The author Charles Bukowski once wrote, “Writing about writer’s block is better than not writing at all.” Therefore, I will write this blog about screenwriters experiencing writer’s block.
There are actually many movies that feature this nightmare, including Stranger than Fiction, Ruby Sparks, Secret Window, Limitless, The Shining, Barton Fink, and Adaptation.
In Limitless and Ruby Sparks, writer’s block is featured early in the plot. Both protagonists of these movies, Eddie Morra and Calvin Weir-Fields, stare at blank pages and become easily distracted, until drugs and romance cure them of their disease.
Meanwhile, Steven King doesn’t let his characters move on from this debilitating syndrome; the Secret Window and The Shining were both adapted from his novels, and they both feature a struggling writer who slips into a murderous rampage. Perhaps murder is the answer to every writer’s frustration?
These films portray the frustration of writer’s block creatively and artistically (the tantalizing flashing cursor in Limitless, the anxious blank page atop Calvin’s typewriter in Ruby Sparks, the repeated "All work and no play makes Jack a dull boy" in The Shining). However, the two films that fully explore the malaise of their respective screenwriters are Barton Fink and Adaptation, and I will view these works as meta-films.
In the Coen Brothers' Barton Fink, the eponymous screenplay novice struggles to write a B-movie about boxer Wallace Beery. Unlike Limitless, Ruby's Spark, and The Shining, there is considerable emphasis on Barton Fink's environment; Barton's dilapidated hotel room, not him, seems to receive the most focus in the Writer's Block scenes. The slimy, peeling walls, the mysterious beach portrait, the persistent buzzing of mosquitos: it's almost as though the room is preventing him from writing.
What makes Barton Fink so brilliant is how it meshes fantastical elements to explore Barton's frustration and confusion. It almost seems like the Coen Brothers knew poor Barton's situation intimately well...
...and they did! They wrote the Barton Fink when they themselves experienced writer's block with Miller's Crossing screenplay. In fact, there are so many connections between Barton and the Coen Brothers that it is difficult not to view Barton as a projection of the brothers' frustrated selves. Here are a few similarities:
- They wear glasses
- They are Jewish
- They all call New York their home
- They are highly educated
- They struggle with their writing material
The first three similarities are fairly straightforward, but the fourth and fifth comparisons could use elaboration. Joel Coen went to NYU and Ethan Coen went to Princeton, where he wrote a 41-page essay titled, “Two Views on Wittgenstein’s Later Philosophy.” If that title doesn’t scream “educated elite,” I don’t know what would. This characteristic is also found in Barton, when he talks to Charlie, the "common man."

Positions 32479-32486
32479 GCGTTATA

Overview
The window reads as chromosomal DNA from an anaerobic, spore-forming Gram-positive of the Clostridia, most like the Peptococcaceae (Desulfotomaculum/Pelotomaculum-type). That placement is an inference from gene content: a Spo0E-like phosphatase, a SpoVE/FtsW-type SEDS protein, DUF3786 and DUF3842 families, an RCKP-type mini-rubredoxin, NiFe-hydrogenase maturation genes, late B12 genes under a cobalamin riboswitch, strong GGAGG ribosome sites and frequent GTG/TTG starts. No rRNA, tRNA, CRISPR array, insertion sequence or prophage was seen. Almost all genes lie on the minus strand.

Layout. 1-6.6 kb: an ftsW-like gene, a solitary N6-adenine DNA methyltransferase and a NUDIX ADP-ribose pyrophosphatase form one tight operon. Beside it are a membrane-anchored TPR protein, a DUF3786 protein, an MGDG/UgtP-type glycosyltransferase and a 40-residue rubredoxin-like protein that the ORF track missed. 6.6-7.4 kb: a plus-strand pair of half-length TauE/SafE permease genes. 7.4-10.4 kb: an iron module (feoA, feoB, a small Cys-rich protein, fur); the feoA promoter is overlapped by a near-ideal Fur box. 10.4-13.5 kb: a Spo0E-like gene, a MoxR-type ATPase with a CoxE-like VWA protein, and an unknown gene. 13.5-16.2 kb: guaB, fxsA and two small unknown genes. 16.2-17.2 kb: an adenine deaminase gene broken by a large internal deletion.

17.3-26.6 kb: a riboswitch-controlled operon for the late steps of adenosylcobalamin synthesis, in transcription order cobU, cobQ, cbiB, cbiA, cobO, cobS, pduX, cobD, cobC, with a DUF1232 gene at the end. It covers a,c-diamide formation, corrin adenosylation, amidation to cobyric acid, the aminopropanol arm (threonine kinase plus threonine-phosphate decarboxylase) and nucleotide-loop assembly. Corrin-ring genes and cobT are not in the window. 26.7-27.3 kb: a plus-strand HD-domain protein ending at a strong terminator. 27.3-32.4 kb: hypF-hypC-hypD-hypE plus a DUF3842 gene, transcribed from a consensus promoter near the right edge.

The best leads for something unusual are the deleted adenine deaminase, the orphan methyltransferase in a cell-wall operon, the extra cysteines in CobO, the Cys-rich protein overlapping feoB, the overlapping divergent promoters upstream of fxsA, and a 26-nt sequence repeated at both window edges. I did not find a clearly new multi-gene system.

And I could tell you some stories –
Sure you could! And yet many writers
do everything in their power to
insulate themselves from the common
man – from where they live, from
where they trade, from where they
fight and love and converse and –
and – and... so naturally their work
suffers, and regresses into empty
formalism and – well, I'm spouting
off again, but to put it in your
language, the theater becomes as
phony as a three dollar bill.
I'm not sure if the Coen Brothers are pretentious; if they are, I would definitely draw another parallel there.
I've written that they both struggle with their writing material, but the material they work with are very different; Coen Brothers had been having a difficult time with the highly convoluted plot of Miller’s Crossing, while Barton Fink was tasked to write a bio flick about a boxer. In addition, Barton and the Coen Brothers have different degrees of freedom. The Coen Brothers have almost complete control over their movies (they direct, produce, write, and edit all their major films; they later created their own production company, the Mike Ross Company), but Barton’s screenwriting was heavily scrutinized by Libnick, his boss (must have a lot of action, be fruity, but not too fruity, have the Barton Fink quality, etc.). This is why the brothers have stated that Barton's struggles were not meant to reflect their own experiences with the industry. It is rather their frustration as writers that they channel unto Barton.
To summarize, the Coen Brothers created a less likable version of themselves and dragged him through hell.
Charlie Kaufman, on the other hand, does the opposite in Adaptation; he splits himself into the sad, frustrated but sophisticated Charlie Kaufman and the happier, simpler fictional twin brother, Donald Kaufman. In the movie (and in real life, apparently) Charlie struggles to write a film adaptation about the Orchid Thief, partly because it lacks a "filmable" plot, and mostly because he is extremely worried about not doing the book justice. On the contrary, Donald writes cliched psychological thrillers. With Donald's help, the movie about a mopey writer finally develops a faster-paced (and pulpy) plot, as they discover the author of Orchid Thief's secret and fight to survive her murderous rampage.
What's interesting to note is that Kaufman treats both his characters with sympathy; how Charlie feels, thinks, acts is all laid out for the audience to observe, and Donald's unsophisticated (suggests that Flowers for Algernon is about flowers) and enthusiastic view of life is lovable. As works of meta-cinema, Barton Fink and Adaptation are the antithesis to each other; while the Coen Brothers are the smart-aleck bullies that make their character's life hard, Charlie Kaufman is the parent who asks, "Tell me what what's wrong."